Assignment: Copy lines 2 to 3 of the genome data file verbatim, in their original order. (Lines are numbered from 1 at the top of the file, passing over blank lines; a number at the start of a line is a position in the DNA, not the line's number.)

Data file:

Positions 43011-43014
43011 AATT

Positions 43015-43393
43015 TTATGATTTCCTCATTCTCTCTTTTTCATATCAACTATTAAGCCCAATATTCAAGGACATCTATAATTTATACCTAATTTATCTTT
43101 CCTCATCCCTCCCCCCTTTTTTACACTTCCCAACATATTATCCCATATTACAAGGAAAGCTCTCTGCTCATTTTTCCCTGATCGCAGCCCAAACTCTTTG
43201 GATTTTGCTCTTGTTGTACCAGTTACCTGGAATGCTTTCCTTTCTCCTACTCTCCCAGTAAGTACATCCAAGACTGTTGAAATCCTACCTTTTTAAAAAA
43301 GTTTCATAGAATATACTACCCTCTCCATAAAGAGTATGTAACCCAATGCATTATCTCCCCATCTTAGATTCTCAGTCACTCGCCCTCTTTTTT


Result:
43011 AATT

Positions 43015-43393